Towards the end of July 1992, however, Zigic did find Edin at the hospital. According to Edin, Zigic and a heavily armed escort, both drunk, attacked him with a knife, cutting through the caste on his broken leg. "They told me, 'This is you last chance to tell us where the pot of gold is,'" Edin said.

Hospital staff had meanwhile called the military police, Edin said. When they arrived Zigic pulled out a hand grenade and removed the pin, the witness said, forcing the police to withdraw.

But a few moments later, the witness said, a "huge policeman" appeared and told Zigic to throw the grenade if "you have the balls". Zigic replaced the pin and the policeman grabbed him, beat him up and threw him out of the hospital, Edin said.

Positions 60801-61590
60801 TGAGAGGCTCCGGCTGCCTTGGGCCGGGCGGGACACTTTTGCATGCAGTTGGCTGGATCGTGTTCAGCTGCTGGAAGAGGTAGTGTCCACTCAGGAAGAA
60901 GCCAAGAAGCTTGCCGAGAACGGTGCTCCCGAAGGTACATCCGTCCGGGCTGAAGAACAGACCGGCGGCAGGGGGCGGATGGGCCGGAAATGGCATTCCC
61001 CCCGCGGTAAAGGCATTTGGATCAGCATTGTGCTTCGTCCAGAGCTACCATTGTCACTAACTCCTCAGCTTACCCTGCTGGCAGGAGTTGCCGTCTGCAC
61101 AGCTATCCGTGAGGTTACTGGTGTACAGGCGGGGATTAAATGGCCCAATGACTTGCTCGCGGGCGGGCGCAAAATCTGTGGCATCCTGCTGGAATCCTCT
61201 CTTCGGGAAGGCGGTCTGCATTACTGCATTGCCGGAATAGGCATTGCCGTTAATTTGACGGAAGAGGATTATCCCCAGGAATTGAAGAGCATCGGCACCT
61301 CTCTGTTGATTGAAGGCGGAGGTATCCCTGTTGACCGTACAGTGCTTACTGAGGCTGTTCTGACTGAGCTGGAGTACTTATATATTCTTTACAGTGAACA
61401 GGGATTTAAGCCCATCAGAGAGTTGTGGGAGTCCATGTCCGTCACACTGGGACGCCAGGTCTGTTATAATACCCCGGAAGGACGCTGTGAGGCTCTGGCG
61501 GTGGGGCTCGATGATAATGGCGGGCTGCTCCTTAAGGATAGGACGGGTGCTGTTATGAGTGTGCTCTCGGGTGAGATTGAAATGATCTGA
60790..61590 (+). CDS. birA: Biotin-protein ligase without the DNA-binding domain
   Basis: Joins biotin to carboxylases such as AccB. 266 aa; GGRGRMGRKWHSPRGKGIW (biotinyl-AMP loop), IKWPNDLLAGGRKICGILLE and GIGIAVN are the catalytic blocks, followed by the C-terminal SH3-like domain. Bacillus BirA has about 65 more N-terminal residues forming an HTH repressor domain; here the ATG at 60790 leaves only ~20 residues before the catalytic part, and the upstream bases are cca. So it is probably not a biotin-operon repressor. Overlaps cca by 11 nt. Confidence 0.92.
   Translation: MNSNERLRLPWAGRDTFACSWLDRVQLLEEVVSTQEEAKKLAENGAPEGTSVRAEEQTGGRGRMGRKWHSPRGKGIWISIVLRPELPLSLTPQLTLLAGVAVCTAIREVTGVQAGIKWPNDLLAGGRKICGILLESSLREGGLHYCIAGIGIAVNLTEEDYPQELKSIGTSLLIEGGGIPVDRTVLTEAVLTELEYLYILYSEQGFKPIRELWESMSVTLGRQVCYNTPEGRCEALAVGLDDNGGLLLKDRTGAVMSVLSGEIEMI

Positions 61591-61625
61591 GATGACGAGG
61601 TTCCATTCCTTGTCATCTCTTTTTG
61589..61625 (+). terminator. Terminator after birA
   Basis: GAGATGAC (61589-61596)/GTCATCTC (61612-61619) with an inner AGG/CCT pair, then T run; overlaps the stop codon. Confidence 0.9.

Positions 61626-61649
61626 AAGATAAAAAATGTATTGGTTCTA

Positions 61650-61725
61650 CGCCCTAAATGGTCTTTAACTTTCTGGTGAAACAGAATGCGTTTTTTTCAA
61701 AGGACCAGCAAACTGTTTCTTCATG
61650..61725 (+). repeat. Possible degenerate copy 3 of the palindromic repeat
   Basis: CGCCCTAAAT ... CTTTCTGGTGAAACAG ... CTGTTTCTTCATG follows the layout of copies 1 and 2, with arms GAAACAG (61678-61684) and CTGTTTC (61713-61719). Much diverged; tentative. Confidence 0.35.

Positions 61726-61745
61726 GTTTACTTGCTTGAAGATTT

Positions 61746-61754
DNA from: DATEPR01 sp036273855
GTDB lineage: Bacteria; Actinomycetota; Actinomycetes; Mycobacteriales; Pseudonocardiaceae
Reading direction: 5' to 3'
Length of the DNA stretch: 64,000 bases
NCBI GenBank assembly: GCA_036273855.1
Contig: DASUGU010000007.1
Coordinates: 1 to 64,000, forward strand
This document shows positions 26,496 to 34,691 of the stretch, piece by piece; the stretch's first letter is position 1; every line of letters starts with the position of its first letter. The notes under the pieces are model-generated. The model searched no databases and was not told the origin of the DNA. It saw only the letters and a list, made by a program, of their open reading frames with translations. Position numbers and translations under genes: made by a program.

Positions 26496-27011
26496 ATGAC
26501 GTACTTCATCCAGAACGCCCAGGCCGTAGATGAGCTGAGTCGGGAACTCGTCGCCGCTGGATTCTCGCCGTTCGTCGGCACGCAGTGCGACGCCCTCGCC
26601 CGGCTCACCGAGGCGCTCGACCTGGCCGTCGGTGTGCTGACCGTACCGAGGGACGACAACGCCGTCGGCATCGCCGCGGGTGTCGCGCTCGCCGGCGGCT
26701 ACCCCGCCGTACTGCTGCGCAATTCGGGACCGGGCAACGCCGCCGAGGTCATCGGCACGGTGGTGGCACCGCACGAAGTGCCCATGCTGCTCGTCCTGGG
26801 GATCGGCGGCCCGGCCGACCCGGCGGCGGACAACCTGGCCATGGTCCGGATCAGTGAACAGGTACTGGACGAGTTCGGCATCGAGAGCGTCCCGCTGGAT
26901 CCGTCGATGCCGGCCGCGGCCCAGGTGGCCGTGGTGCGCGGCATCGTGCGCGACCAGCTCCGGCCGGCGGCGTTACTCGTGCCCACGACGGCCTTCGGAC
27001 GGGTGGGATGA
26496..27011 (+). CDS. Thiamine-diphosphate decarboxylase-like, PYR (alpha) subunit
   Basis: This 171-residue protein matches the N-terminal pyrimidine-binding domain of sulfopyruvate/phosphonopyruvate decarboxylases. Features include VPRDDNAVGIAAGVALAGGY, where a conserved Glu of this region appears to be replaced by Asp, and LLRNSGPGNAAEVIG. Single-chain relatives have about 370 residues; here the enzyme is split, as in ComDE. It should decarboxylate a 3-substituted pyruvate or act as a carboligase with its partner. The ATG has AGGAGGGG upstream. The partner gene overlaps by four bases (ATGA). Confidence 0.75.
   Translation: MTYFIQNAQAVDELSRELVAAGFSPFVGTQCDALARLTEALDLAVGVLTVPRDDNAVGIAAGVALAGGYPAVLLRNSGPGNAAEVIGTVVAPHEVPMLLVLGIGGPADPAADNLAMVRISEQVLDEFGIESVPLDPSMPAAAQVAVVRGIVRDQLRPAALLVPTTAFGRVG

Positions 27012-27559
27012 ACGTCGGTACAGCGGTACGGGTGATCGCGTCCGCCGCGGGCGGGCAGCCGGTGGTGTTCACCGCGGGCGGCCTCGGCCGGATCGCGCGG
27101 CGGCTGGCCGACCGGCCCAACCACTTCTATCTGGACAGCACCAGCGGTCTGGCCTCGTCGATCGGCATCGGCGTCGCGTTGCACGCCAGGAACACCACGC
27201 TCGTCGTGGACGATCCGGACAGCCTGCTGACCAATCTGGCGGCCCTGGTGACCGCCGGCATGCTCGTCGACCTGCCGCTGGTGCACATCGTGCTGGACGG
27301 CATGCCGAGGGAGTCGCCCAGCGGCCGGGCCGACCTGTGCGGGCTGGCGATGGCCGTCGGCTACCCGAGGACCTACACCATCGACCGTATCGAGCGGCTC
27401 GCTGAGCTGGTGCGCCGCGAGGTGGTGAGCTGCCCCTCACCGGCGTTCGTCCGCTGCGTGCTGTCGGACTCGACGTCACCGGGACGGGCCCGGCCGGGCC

In early August, Edin was transferred to the Trnopolje camp. The next day, he said, Zigic came looking for him again, but guards threw him out of the camp.

On August 7, once more thanks to Serbian friends, Edin Ganic was released from Trnopolje. The same friends advised him against returning home, in case Zigic came looking for him, Edin said. Instead he stayed with a neighbour.

Several days later, however, the witness said he did return home because his friend, now wife, had just come from Belgrade. A short time later Zigic and Damir Dosen, who is awaiting the start of his trial at the tribunal for crimes at Keraterm, showed up at the house, the witness said.

When a Serbian woman neighbour tried to protect him, Edin said, Zigic stabbed her in the chest saying, "What are you doing in balija's [derogatory term for Muslim] house".